Ride this small gymnastic with the same idea of lengthening and shortening and alternate between riding it in one long stride and then in two very short strides. This exercise will continue to help you learn how to create the right canter for the jump. It is more challenging than the ground pole exercise because now you’re jumping small fences. To get the one-stride, you’ll have to gallop a little—although 24-feet is a normal one-stride distance, it will actually ride long because the jumps are so small. To get the two-stride, you’ll have shorten the canter.

I like putting this exercise on the short end of the ring and have the rider stop on a straight line after the jump because as soon as the horse sees the turn coming, he’ll want to rush and cut the turn. Stopping on a line teaches him to wait and listen to the rider.

First, ride the one-stride. You know the one-stride distance will ride long at this height so you need to create a stride that will make the long distance easy for your horse by lengthening his canter. Just like during the warm-up and pole exercise, relax the pressure on your horse’s mouth, lighten your seat, and allow him to gallop and lengthen his stride about three-quarters of the way around the ring. By the time you get to your approach, you want to have created the stride you need. After riding the long one-stride, halt right after the second obstacle on the same line.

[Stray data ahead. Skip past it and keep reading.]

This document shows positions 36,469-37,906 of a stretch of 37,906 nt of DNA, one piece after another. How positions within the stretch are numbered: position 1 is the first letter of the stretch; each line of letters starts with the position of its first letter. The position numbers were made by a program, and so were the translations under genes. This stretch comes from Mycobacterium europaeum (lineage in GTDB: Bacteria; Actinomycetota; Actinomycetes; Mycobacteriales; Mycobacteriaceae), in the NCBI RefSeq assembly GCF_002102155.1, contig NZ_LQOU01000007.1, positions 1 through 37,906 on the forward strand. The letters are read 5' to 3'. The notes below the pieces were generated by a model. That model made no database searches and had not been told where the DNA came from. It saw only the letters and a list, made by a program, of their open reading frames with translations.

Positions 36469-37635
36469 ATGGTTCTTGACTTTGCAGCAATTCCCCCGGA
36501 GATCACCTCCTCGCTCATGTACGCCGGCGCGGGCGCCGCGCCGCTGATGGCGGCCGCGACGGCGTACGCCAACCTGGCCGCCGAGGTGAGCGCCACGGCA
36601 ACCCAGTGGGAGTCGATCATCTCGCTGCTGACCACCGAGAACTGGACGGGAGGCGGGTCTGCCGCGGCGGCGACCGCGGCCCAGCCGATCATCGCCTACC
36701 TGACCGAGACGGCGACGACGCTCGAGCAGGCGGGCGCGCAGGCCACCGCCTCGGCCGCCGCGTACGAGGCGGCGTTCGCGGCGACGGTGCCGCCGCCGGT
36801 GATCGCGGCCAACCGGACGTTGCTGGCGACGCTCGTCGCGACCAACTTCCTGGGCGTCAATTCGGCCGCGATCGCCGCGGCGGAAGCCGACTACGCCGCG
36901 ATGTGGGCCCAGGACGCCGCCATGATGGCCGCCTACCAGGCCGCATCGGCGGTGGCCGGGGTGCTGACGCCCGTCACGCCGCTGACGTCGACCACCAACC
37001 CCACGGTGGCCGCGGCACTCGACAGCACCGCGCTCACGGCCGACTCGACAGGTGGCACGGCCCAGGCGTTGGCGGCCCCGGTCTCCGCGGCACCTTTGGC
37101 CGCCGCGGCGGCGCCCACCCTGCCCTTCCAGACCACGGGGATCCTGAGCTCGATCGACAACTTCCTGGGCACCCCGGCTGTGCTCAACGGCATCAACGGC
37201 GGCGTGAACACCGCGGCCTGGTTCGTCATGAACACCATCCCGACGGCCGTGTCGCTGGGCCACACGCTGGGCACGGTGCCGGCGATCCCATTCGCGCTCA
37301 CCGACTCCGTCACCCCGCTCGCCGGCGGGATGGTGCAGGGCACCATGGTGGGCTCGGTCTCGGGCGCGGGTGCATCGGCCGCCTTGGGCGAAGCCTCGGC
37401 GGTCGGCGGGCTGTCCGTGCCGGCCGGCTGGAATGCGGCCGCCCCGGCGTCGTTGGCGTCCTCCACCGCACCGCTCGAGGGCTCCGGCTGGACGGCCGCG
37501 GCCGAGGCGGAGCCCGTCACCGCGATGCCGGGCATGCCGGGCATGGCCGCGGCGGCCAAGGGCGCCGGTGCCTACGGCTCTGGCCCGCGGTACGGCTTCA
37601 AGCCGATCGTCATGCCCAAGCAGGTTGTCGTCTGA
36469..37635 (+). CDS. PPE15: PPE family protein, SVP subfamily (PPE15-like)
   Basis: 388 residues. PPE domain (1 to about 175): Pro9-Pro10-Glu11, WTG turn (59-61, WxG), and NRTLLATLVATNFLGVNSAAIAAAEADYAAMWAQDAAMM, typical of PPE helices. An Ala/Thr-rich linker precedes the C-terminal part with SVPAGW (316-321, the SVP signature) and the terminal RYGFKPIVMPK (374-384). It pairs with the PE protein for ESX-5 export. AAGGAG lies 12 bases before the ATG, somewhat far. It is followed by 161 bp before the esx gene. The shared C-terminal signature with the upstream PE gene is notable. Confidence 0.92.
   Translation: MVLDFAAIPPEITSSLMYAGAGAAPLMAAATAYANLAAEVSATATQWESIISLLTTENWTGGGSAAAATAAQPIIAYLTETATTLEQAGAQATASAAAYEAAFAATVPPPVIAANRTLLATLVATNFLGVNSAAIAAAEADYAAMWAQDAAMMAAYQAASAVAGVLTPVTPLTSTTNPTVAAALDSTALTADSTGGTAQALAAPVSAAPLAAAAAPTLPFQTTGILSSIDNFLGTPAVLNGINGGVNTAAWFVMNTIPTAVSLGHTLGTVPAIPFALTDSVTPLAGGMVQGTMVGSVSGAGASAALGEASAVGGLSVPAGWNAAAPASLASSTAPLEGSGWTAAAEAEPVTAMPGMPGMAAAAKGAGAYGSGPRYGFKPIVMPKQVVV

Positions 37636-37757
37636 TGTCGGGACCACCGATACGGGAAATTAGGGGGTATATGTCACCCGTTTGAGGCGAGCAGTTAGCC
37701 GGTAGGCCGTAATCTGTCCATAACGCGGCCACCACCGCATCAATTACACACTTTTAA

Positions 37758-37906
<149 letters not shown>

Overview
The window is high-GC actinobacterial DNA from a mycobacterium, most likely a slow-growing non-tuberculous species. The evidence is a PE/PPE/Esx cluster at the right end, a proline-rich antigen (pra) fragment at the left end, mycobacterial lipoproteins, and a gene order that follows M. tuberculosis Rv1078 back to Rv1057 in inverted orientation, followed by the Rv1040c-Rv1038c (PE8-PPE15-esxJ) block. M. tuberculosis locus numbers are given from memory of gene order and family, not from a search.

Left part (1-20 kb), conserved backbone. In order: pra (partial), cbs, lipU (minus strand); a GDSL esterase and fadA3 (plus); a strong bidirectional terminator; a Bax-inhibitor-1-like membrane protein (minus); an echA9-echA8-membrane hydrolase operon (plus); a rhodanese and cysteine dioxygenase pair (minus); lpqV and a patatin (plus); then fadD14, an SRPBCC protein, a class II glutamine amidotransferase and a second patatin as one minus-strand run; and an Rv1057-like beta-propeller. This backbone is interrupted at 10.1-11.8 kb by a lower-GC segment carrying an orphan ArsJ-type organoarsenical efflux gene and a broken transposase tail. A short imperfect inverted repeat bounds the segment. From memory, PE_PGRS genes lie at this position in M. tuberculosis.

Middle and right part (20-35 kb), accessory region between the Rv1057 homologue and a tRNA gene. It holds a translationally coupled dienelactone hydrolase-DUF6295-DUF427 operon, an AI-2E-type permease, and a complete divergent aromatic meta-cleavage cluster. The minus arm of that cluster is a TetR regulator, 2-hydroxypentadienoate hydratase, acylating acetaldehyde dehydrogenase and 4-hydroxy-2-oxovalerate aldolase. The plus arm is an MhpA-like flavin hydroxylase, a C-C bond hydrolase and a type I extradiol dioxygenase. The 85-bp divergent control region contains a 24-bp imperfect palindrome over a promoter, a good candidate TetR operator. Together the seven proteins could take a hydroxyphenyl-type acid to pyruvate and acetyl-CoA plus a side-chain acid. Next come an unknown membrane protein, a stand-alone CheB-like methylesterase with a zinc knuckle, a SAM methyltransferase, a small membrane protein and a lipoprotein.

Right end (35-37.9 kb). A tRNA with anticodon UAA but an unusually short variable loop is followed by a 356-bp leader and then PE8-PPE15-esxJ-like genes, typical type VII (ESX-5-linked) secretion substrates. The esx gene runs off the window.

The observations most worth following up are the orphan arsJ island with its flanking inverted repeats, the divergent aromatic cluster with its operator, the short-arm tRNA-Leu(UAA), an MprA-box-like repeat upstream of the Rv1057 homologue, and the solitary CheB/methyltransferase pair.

Once you can do the exercise in one stride and halt successfully after, ride it in two strides, again by creating the correct stride. So this time ask for a shorter, more collected stride. Sink in the tack, using your seat and leg to collect. Your hand also tells the horse to come back. If he gets rigid or resistant, that’s when you add more leg. When shortening at any jump, stay back with your shoulders to help balance your horse. Just like with the one-stride, halt on the line.

If you don’t like what you see distance-wise, keep going. You have to work it out and learn from your mistakes. If the distance comes up a little too long or a little too short, make sure you still support your horse with what you feel he needs. The more you practice this, the more you’ll realize how controlling your horse’s stride makes it easier to see the distance, not only in the line, but coming to the line.

Flore relaxes the pressure on Zandora D’s mouth, lightens her seat and gallops a little into line to fit in one long stride. © Amy K. Dragoo

Exercise 4: Ride Short and Long Two-Stride Lines